Whilst the Argentina result may have proved a temporary setback to Croatia’s unlikely collection of heroes, it couldn’t dispel the happy-go-lucky mood permeating its way through the team’s training camp. When Blazevic, therefore, was forced to deal with the more than unusual request from one of his players that he might be allowed to travel several hours away from the team’s base, to Paris, in order to spend the night with a girl with whom he had been conducting an affair, his reply was gloriously typical of the unique dynamic within the squad: ‘No problem. You can go, but only on one condition: that my son drives you.’
Moments like these, alongside stories of members of the playing squad covering the often extortionate cost of hotel rooms for fans who’d driven long distances to see them play, without having been able to make a booking, became part of the positive, almost comical vibe that engulfed the Croatian camp as they prepared for playing Romania.
Little surprise, therefore, that amidst scarcely believable scenes of the Romanian squad emerging in Bordeaux with their hair dyed bright yellow in unison, that it’d be the Croats who’d refuse to let their own World Cup dream die just yet. The build-up to the game’s only goal a fitting testament to the free-flowing attacks Blazevic’s system had looked to harbour. A delightful through ball from midfield finding Suker in the penalty area, whose attempts to turn and gain a clear sight on was undone by Panamanian-esque wrestling to the floor. The Argentine referee had little hesitation in pointing to the spot; Suker equally swift in sending goalkeeper Bogdan Stelea the wrong way.
And then, Germany.
‘I do not watch recordings of my matches,’ explains Goran Vlaovic, Suker’s striking partner throughout the tournament, ‘but I know that match in my head. It is one of the greatest successes of the Croatia national team and perhaps our sport in general. I’m proud that I was part of that story’.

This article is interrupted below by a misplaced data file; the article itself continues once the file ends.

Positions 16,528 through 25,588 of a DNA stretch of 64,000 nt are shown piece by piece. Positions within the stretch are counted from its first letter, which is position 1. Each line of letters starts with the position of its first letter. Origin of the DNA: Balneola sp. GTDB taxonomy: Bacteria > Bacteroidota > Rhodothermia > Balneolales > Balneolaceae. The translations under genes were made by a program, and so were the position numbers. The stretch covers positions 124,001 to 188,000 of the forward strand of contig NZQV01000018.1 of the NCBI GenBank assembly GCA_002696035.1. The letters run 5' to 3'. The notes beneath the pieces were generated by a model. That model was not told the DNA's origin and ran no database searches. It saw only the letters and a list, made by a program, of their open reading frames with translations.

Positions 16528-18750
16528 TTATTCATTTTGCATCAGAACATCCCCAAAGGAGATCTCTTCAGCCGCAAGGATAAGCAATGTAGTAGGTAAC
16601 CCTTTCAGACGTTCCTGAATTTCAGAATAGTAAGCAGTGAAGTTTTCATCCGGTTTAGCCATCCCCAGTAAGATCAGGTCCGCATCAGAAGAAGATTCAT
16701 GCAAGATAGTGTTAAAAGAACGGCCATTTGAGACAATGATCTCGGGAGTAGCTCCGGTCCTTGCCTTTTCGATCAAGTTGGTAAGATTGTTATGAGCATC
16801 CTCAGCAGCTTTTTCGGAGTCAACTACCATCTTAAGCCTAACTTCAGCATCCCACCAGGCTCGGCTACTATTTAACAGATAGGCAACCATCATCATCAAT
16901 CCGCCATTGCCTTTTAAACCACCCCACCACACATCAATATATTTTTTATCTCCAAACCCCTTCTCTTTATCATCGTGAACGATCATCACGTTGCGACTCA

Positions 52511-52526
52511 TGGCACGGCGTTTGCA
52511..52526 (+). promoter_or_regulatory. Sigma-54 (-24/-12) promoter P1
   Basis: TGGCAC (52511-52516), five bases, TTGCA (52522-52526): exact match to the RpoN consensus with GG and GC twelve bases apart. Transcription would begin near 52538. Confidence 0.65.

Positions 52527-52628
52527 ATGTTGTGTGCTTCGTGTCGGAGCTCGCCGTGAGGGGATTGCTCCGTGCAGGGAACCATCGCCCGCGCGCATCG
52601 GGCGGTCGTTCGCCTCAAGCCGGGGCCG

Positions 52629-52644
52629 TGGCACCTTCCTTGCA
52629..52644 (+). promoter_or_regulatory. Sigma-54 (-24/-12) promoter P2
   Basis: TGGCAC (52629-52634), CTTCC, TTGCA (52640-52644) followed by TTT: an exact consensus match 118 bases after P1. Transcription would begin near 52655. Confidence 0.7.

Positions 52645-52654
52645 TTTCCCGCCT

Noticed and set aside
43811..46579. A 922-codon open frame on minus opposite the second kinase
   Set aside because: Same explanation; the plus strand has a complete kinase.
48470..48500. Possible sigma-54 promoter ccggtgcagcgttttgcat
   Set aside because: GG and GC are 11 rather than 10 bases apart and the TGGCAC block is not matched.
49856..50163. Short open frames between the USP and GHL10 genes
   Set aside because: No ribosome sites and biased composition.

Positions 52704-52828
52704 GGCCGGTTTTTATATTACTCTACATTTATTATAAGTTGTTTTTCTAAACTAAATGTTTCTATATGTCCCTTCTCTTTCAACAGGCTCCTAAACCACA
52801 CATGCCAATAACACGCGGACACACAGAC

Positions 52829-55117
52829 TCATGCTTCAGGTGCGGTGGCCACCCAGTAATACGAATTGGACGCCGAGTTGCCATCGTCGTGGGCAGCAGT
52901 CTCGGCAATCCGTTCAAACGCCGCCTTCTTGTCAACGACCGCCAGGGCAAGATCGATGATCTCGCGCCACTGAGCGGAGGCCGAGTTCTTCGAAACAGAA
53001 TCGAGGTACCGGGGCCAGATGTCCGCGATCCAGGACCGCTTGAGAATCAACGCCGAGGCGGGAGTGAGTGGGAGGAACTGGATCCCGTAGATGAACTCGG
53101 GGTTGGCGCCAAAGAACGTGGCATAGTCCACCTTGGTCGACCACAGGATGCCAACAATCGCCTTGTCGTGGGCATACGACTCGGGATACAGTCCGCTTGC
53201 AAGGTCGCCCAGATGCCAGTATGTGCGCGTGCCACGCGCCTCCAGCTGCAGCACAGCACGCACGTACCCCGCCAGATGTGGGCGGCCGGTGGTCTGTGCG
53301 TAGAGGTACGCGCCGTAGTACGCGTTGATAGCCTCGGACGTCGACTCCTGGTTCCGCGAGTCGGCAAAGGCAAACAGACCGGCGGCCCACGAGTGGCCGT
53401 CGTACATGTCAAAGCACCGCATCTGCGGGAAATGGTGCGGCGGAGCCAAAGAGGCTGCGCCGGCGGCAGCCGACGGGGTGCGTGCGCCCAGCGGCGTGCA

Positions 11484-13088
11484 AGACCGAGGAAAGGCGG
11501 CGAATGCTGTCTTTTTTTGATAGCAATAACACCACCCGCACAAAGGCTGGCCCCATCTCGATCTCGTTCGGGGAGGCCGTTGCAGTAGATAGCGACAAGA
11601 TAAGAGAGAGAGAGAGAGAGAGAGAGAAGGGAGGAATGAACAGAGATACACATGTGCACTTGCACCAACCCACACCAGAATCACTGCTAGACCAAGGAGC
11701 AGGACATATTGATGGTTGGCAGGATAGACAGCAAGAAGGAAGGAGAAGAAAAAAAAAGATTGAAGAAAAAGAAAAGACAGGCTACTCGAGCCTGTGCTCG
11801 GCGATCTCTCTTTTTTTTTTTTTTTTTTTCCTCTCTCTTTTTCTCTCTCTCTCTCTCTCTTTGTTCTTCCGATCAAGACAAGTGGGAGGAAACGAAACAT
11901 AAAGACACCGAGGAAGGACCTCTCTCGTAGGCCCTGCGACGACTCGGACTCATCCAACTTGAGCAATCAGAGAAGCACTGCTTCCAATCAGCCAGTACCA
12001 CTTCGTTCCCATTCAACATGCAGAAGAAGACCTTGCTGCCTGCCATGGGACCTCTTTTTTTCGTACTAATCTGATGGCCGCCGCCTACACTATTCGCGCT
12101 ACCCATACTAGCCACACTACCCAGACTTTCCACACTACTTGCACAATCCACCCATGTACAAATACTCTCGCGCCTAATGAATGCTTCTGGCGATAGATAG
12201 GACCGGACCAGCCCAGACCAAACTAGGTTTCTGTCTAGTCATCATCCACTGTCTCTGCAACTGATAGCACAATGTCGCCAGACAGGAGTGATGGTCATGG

It was, as Vlaovic eludes to, to date, perhaps the greatest performance ever produced by a Croatian national football team. German defender Christian Worns sent off five minutes prior to half-time. Oliver Bierhoff marked almost completely out of the game by Simic, Robert Jarni providing a goal worthy of the occasion, supplemented with strikes from Vlaovic and Suker. Croatian football had reached its zenith.
Whilst each member of the 23-man squad that played a part in elevating their nation’s footballing dream to new levels may have been actors on the world stage in 1998, it was Blazevic’s fatherly attitude to his group that proved the enabler, the catalyst in allowing each player to find their own comfort zone in an alien environment, when the pressure had been ramped up and the stakes were highest. For certain players, finding a home away from home involved being able to indulge late night drinking sessions or being allowed to travel to Paris to meet up with an extramarital lover. For Bilic, it was always rock music. The former West Ham defender attributes much of his success and mentality to his love for music, playing in his own heavy metal band which prior to the 2008 European Championships topped the country’s charts by recording their own Croatian answer to David Baddiel and Frank Skinner’s ‘Three Lions’. In 1998, however, Bilic’s rock music created, in his own mind and those of his colleagues, the perfect environment and mentality as the group strived for success in unfamiliar territory. It became a personal source of inspiration.
That inspiration took them so close. On a warm evening in Paris, as Suker placed the ball past French goalkeeper Fabien Barthez. Momentarily, the Croatian minority who had found themselves surrounded by a sea of blue shirts in the Stade de France, started to believe. Amidst the controversy of Laurent Blanc’s sending off and a worldly display from Zinedine Zidane, however, two goals from unlikely source Lilian Thuram ultimately sank Blazevic’s dream and sent the hosts through to their first-ever World Cup Final.
Croatia’s World Cup journey ended with a 2-1 third place play-off victory over a star-studded Dutch squad, boasting the likes of Jaap Stam, Clarence Seedorf and Dennis Bergkamp; Prosinecki and Suker netting either side of a Boudewijn Zenden strike. It was a fitting end to the tournament for a team that had, through the most atypical of methods, found themselves battling against world football’s elite.
The side’s impact would stretch far beyond the summer of 1998, not least due to both Bilic and Niko Kovac going on to manage the national team in later years (Bilic famously getting his team motivated for matches by blaring songs by Croatian heavy metal band ‘Thompson.’)
‘France ’98 was the realisation of a dream for me,’ remembers Suker, nearly twenty years on from the tournament. ‘It was a moment when I played the best football of my career and the Croatia team were also in a special moment. We knew we had the right characters in the squad to be successful.’
Each of those characters would indeed eventually find themselves becoming written into fabric of footballing folklore.
Deliriously unconventional and at times simply downright bizarre. During a French summer in 1998, the stars, as Miroslav Blazevic would argue, really did align themselves for Croatia’s most famous group of mavericks.